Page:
KUALA LUMPUR - The Malaysian trial of how RM42 million (S$13.8 million) from a government fund ended up in former premier Najib Razak's bank accounts is ongoing, even as much attention this week shifted to a sex scandal engulfing a Cabinet minister.
Najib is facing seven charges tied to criminal breach of trust, money laundering and abuse of power involving SRC International, a former subsidiary of state fund 1Malaysia Development Berhad (1MDB), and how its funds were transferred into his private bank accounts.
With much focus shifting to the explosive sex video case, the Najib trial this week has been placed lower on the news menus of online sites and daily newspapers.
Nevertheless, surprises revealed in his trial are far from over.
The court this week heard about RM2 billion (S$660 million) was channelled to a secret bank account, and about the fugitive ex-SRC chief executive wanted by the authorities.
This followed eye-popping witness testimony last month that state pension fund Kumpulan Wang Persaraan (KWAP) released RM4 billion in cash - its biggest-ever loan - to SRC after getting two letters of guarantee for the funds.
One letter was signed by Najib, who was also Finance Minister at the time. The other was signed by then Second Finance Minister Ahmad Husni Hanadzlah.
In late May, former KWAP chief executive Azian Mohd Noh had testified that a total of RM4 billion in loans were released to SRC in August 2011 and March 2012, although its application failed to meet KWAP's investment policy requirements.
On Wednesday, the Kuala Lumpur High Court was told by high-profile witness Ismee Ismail that former 1MDB chief executive Shahrol Azral Ibrahim Halmi had not informed the SRC board about a secret bank account which the company had opened in January 2011.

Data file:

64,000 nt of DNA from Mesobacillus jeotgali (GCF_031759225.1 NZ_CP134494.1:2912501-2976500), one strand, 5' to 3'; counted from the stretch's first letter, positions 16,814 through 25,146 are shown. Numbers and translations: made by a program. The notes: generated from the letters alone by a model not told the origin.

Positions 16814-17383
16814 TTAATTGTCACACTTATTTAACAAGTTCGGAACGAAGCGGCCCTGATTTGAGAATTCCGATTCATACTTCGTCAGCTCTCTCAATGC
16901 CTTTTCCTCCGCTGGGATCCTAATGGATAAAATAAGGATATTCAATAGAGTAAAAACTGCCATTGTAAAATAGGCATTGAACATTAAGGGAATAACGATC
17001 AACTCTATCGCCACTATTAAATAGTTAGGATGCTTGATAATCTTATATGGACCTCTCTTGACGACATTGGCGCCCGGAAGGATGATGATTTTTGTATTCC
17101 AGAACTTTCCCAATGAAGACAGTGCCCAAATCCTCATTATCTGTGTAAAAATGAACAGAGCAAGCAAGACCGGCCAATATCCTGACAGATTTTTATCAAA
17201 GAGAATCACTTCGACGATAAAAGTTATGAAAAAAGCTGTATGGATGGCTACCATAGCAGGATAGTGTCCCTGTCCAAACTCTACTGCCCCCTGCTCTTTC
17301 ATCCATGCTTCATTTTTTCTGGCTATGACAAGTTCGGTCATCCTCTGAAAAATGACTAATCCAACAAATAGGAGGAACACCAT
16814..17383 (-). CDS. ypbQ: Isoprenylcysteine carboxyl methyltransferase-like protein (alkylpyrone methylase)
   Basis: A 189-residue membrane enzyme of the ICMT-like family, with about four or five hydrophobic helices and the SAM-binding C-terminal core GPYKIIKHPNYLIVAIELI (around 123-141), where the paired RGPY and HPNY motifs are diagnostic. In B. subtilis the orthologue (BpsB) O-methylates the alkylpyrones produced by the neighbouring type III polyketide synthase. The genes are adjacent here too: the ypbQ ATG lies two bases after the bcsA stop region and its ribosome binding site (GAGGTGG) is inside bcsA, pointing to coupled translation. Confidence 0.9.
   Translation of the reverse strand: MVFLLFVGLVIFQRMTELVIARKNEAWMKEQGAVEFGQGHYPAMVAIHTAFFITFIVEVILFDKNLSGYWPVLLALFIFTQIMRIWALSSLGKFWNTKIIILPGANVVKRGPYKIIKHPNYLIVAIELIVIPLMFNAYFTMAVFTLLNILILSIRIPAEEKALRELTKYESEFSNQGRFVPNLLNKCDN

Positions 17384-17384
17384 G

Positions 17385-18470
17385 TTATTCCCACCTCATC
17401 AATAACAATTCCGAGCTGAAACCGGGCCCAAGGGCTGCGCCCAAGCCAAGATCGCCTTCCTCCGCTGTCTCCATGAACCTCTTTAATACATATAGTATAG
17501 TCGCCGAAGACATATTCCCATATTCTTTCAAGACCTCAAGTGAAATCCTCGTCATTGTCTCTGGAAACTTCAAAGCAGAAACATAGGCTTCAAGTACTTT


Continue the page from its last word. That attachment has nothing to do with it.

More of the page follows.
Tan Sri Ismee was SRC chairman from August 2011 to August 2014.
Defence counsel Harvinderjit Singh had shown Mr Ismee documents relating to an AmBank Islamic account, ending with the numbers 736, that was opened by Datuk Shahrol.
"Shahrol Azral did not inform us (the SRC board) of the earlier account," said Mr Ismee.
He said that Mr Shahrol, and former SRC CEO Nik Faisal Ariff Kamil - who is currently missing and wanted by the authorities - should have told the board of the account's existence.
Mr Ismee said the documents showed the transfer of the first RM2 billion loan from KWAP into this secret bank account, instead of into SRC's other AmBank Islamic account, ending with the numbers 650, which was known to the board.
Mr Ismee, the 39th witness to take the stand, testified RM1.5 billion had been transferred to BSI bank in Switzerland and RM300 million to another bank in Hong Kong.
"The remaining RM200 million was retained locally for SRC's operational expenses," said Mr Ismee.
Mr Ismee said he resigned as SRC chairman on August 15, 2014, after finding out that the company had yet to submit its 2013 audited accounts, despite an earlier claim that they had been submitted.
Unlike the first few days of the trial, reporters and members of the public who turn up at the Najib trial daily has thinned out.
Najib himself looked relaxed in media pictures of him entering and leaving the court these past weeks.
On Wednesday, reporters asked him about the sex video scandal, but Najib declined to comment.
On Tuesday, Najib had posted on his Facebook page a GIF of Michael Jackson eating popcorn.
Later on Wednesday, Najib wrote that he was just "sitting at the side eating popcorn while watching a movie".